Is it Legal for a Promoter to Ask Me to Invest $25,000 in a Syndicate that Will Seek to Own an Arizona Medical Marijuana Dispensary
Question: An Arizona business has a website on which it is offering to put together a group of people to own minority interests in an entity that will seek to obtain a license to operate a medical marijuana dispensary in Arizona. In exchange for paying $25,000 I would become a part owner with several other investors in the entity that will seek the license. Is this legal?
Answer: Maybe, but be cautious. It appears that the people who are seeking the investors are soliciting investors to purchase a security. Federal and state securities law regulate the offer and sale of securities. The general rule is that no person or entity can offer to sell or actually sell a security unless the securities are registered with the United States Securities and Exchange Commission or offered and sold as a private offering under one of the SEC’s rules that provide for exceptions to the general rule.
In the famous United States Supreme Court case of Securities & Exchange Commission v. W. J. Howey Co. the Court ruled that the sale of real estate coupled with a mandatory leaseback of the land was a type of security called an “investment contract.” The Court said that”
“an investment contract for purposes of the Securities Act means a contract, transaction or scheme whereby a person invests his money in a common enterprise and is led to expect profits solely from the efforts of the promoter or a third party.”
If Sure Thing Investments, Inc., solicits me to join nine other investors who will each contribute $25,000 to World Wide Widgets, LLC, and my only involvement with the company is as a silent investor, I have purchased a security, i.e., the 10% membership interest in the LLC. Sure Thing Investments, Inc., and the people who put the deal together must comply with applicable federal and state securities laws or they will be liable to me and the other investors for any loss I suffer plus be subject to sanctions by the SEC and each state where an investor resides. Complying with securities law involves many things, including a requirement that the promoter deliver to investors before purchase a written prospectus or private placement memorandum that contains all material facts concerning the investment and that does not fail to disclose a material fact.
Given that the medical marijuana industry is brand new in Arizona and that its core busi9ness involves violating federal law, it is especially important that promoters and prospective issuers of securities involving an Arizona medical marijuana dispensary provide all prospective investors with a detailed disclosure document that lists all of the many risks arising from the unusual type of business.
Note: Federal law provides that no person or entity can be compensate or receive property of value for finding an investor who purchases a security unless the person or entity is licensed as a securities broker or licensed as a securities sales agent working for a licensed securities broker. For example, if Joe solicits investors on his website to invest $25,000 to become one of ten people who form an Arizona limited liability company that seeks to obtain a license to operate an Arizona medical marijuana dispensary and the LLC pays Joe $500 for each investor he brings to the deal, Joe must be a licensed securities broker or a licensed securities salesman working for a licensed securities broker.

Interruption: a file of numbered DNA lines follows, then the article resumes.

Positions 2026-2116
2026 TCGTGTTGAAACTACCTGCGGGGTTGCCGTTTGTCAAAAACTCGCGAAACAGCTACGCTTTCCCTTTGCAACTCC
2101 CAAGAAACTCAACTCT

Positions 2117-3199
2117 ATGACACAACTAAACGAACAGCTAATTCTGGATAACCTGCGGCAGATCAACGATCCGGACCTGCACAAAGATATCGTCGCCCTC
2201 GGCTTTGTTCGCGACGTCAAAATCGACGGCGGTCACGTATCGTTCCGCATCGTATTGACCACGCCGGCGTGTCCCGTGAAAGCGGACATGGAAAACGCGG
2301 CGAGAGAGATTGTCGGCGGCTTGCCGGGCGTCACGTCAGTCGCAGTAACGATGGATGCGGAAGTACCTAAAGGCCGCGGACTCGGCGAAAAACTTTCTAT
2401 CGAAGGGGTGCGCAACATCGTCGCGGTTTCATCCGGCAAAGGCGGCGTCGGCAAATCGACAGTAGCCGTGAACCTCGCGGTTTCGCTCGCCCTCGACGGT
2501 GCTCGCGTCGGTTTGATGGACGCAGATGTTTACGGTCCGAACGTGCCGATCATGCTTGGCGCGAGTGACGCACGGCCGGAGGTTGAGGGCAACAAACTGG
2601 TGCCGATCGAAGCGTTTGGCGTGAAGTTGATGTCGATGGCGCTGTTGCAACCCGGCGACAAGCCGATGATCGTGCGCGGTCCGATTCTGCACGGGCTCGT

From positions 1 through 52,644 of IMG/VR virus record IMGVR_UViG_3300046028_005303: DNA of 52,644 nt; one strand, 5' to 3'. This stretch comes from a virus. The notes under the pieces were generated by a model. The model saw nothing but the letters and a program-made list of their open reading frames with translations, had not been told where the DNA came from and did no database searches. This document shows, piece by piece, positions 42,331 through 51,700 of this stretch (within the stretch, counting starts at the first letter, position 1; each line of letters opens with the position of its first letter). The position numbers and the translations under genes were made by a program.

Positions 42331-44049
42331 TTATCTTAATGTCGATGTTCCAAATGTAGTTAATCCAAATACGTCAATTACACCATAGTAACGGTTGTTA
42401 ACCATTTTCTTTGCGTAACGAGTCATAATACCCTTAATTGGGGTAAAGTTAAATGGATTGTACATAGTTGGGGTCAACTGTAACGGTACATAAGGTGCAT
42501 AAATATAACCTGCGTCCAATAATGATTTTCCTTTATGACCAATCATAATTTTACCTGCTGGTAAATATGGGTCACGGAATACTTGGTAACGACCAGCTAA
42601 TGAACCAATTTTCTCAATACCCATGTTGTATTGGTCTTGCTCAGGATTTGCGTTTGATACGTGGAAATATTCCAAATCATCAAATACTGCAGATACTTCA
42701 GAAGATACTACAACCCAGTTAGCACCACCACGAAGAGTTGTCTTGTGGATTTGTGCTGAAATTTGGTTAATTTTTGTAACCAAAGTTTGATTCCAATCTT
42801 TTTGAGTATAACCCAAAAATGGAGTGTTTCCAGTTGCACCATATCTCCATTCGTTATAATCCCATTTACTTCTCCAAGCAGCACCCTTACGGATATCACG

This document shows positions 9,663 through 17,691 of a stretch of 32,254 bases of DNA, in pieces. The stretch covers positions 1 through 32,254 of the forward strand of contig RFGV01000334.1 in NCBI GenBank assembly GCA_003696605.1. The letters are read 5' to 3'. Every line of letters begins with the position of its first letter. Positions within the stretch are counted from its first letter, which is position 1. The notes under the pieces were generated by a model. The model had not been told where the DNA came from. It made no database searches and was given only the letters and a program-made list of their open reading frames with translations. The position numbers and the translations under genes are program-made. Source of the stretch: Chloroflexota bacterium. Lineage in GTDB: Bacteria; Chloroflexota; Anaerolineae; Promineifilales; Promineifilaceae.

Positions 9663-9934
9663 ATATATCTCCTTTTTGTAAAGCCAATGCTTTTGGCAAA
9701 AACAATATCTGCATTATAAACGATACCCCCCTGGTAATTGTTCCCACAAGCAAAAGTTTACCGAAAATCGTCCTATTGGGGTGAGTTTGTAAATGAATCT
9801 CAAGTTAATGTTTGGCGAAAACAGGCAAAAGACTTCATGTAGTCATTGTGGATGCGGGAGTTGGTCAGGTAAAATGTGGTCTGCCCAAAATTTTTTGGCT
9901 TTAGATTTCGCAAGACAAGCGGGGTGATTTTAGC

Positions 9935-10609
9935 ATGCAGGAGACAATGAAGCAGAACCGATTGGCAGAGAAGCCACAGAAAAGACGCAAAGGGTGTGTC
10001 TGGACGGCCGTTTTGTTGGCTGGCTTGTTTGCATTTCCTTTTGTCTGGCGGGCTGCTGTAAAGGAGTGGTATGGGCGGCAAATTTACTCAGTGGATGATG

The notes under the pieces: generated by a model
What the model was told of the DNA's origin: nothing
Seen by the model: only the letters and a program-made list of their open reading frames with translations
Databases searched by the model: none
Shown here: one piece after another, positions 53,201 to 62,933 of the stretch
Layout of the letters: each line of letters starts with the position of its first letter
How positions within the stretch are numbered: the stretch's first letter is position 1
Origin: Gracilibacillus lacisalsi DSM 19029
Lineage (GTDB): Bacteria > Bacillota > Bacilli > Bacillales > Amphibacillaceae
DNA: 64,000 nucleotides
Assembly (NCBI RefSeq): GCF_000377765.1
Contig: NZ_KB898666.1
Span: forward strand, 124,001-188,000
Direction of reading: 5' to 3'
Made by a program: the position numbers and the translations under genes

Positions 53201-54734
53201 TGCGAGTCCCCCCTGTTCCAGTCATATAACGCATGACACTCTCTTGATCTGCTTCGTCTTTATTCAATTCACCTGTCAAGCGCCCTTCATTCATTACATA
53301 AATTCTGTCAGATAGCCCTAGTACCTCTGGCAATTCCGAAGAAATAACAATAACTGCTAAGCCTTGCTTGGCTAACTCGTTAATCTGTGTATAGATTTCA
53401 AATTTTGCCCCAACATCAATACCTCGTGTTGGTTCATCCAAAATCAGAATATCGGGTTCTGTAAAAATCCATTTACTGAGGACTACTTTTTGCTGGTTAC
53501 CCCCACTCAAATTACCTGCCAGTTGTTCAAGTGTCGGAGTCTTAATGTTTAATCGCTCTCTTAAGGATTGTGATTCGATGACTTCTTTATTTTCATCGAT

Query: What if Joe finds the investors for the would be dispensary LLC, but the LLC does not pay Joe any money or property for finding investors. Instead, the LLC hires Joe for big bucks to assist the LLC in obtaining a dispensary license. Must Joe be a broker or a salesman working for a broker? I don’t know, but it is a good question to ask a securities law lawyer or the Securities Division of the Arizona Corporation Commission. You could argue that Joe must be licensed because the only reason the LLC paid Joe the money was because of Joe’s efforts that caused the investors to form the LLC for the purpose of hiring Joe. My advise to Joe is to consult with an experienced securities law lawyer and if necessary, get licensed.
Warning: Any person or business that solicits investors over the internet is by definition involved in a public offering that must be registered with the Securities and Exchange Commission. As an Arizona business lawyer I have had people come to me from time to time because they placed an ad in a newspaper soliciting investors and received a cease and desist letter from the Securities Division of the Arizona Corporation Commission. If you know of a website that is making a public offer to sell a security that has not been registered with the SEC or that is exempt from registration, contact the SEC. If you have any inquiries or complaints regarding salesmen, investment advisers or securities involving offers or sales of securities to an Arizona resident, call the Securities Division of the Arizona Corporation Commission at (602) 542-0662.
See “Arizona Corporation Commission Takes Action Against Sellers of Unregistered Real Estate Investments,” “But is it a security?” and “Federal Securities Laws Basics.